It was my most treasured gift, The World Book Encyclopaedia. As a child in 1992, I seemingly couldn’t wait for the Internet to arrive so I brought it forward. The world at my fingerprints, anything I wanted to know right there on my bookshelf. I remember picking up Book E and turning to the entry on El Dorado.
It read the name of a fictitious kingdom of enormous wealth in the New World. Explorers, it said, searched for this kingdom, but never found it. It finally ended with a short sentence on how the term has become common for any legendary place of untold riches.
I recall that story as I read articles in the past few weeks by journalists who descended on Dubai from the West to report on the demise of this global trading hub reminding me of the Arabic saying, when the camel falls, the knives are out. Some harsh articles have been written including one by Germaine Greer, a journalist in Britain’s The Guardian who admittedly spent a precious four hours on an open tour bus and found my city to be “with neither charm nor character.”
At least, one might say, she had bothered to visit all when reading what Daniel Pipes had to write recently, “a Ponzi scheme among the nations” he called us. Compare this with what Andy Ram, the Israeli tennis player and more importantly someone who actually spent some time in my country had to say to the Jerusalem Post: “It was an amazing experience, which I won’t forget for the rest of my life” adding that he had plans of returning next year. In fact, the paper noted that Ram didn’t have a bad word to say about his time in the United Arab Emirates, an Arab and Muslim state.
One might be consumed by all the negative coverage that Dubai has been receiving; a few of us might even fall victim to it. First of all, there is no denying a global financial crisis that is unlike anything witnessed since the 1930’s and naturally the more globalised a city is the more affected it would be; hence Dubai’s position.
Second, as a journalist I can safely say that in our industry, bad news is good news. Just look at Africa, the often-ignored continent that only warrants attention when there is a crisis to report.
In the Middle East, Dubai stands as a beacon of development, a city that refused to be dragged down by hopelessness that plagues its neighbourhood. For where there was once an endless expanse of sand lie thriving communities, ports, media and financial centres. A city that constantly reminds us even in the worst of times that peaceful coexistence is possible. Even at the height of the Iran-Iraq war of the 1980s, citizens from both warring nations would continue to trade and socialise in Dubai. The same logic applies to Indians and Pakistanis, many of whom are colleagues at work and even life partners in marriage, setting a positive example for their compatriots back home.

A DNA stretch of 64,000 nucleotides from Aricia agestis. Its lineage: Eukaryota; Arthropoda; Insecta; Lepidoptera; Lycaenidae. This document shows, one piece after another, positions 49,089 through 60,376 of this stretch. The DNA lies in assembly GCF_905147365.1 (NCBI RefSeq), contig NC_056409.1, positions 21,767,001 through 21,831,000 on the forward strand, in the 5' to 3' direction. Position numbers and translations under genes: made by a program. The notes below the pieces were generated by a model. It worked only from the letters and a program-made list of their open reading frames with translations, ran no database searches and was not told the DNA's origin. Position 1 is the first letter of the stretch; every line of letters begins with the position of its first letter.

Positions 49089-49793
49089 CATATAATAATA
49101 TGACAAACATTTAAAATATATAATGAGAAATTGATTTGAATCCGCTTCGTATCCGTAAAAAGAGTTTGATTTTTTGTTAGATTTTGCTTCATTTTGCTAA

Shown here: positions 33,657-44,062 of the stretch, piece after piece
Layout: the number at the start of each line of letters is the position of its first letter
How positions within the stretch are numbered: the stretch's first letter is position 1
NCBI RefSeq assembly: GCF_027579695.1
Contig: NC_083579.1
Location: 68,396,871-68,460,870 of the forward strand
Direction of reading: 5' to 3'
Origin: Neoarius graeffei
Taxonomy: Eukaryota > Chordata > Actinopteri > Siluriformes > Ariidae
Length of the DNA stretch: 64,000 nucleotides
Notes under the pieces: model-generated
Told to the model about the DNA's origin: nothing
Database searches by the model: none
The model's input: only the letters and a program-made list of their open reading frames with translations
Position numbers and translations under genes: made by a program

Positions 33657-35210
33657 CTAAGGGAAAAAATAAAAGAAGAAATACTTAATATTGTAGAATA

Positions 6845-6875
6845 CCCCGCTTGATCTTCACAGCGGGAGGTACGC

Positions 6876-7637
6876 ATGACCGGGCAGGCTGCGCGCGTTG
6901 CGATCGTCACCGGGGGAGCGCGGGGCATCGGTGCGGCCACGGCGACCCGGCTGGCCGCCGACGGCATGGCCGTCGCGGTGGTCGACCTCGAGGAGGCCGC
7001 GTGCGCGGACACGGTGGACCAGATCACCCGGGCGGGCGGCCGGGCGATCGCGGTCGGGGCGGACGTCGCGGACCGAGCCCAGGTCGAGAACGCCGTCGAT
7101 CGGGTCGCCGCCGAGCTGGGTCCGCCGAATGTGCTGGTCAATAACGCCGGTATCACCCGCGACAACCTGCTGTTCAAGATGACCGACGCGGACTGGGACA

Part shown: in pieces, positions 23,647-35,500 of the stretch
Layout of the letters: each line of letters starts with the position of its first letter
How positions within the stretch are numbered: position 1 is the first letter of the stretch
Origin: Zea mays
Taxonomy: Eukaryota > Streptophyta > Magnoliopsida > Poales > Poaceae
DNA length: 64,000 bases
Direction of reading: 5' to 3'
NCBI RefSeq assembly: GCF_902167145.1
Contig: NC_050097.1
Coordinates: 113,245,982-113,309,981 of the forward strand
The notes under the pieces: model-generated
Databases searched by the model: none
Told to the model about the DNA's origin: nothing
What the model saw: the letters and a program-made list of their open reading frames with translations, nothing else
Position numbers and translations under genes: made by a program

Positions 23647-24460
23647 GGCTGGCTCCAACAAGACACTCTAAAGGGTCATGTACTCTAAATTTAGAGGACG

For in Dubai, divisions fall and unity abounds. I come across Sunnis and Shias who otherwise reside in mutual suspicions in Iraq; Christian sects stand united where they fall divided in Lebanon; Jews and Arabs break down barriers where a hateful wall separates them in the Holy Land. The story of Dubai isn’t to be found on Mr. Pipes’ computer screen in Philadelphia, nor on a four-hour bus ride zooming across town in a hurry. It is the story of people from 180 nationalities, some of them faring better than others, some millionaires and some blue collar workers, neurosurgeons and nurses, architects and engineers, rich and poor, dark skinned and Caucasian, not just surviving, but thriving in harmony.
Thomas Friedman recently wrote in the New York Times about America that “at no time in the last 50 years have we ever felt weaker, and at no time in the last 50 years has the world ever seen us as more important. ”
I strongly believe that the same statement applies to Dubai. For if Dubai, the beacon of hope for millions in a most sensitive part of the world we call the Middle East, is jeered rather than cheered as it pulls itself together to stand up straight, facing the sun and its destiny, what hope is there for the rest of the region? I find it bewildering how a few short weeks after President Barack Obama was elected on the premise of hope after financial turbulence hit his country, these very same media outlets that endorsed him fail to see Dubai’s identical message of hope in a region that so desperately needs it.
My desire for more knowledge as a child about El Dorado was never fulfilled, and hopefully never will. A city of enormous wealth in the New World where fortunes are made and legends abound? I didn’t have to leave Dubai to find it. All I had to do was look out my window.
This article was originally published in Khaleej Times on March 9, 2009.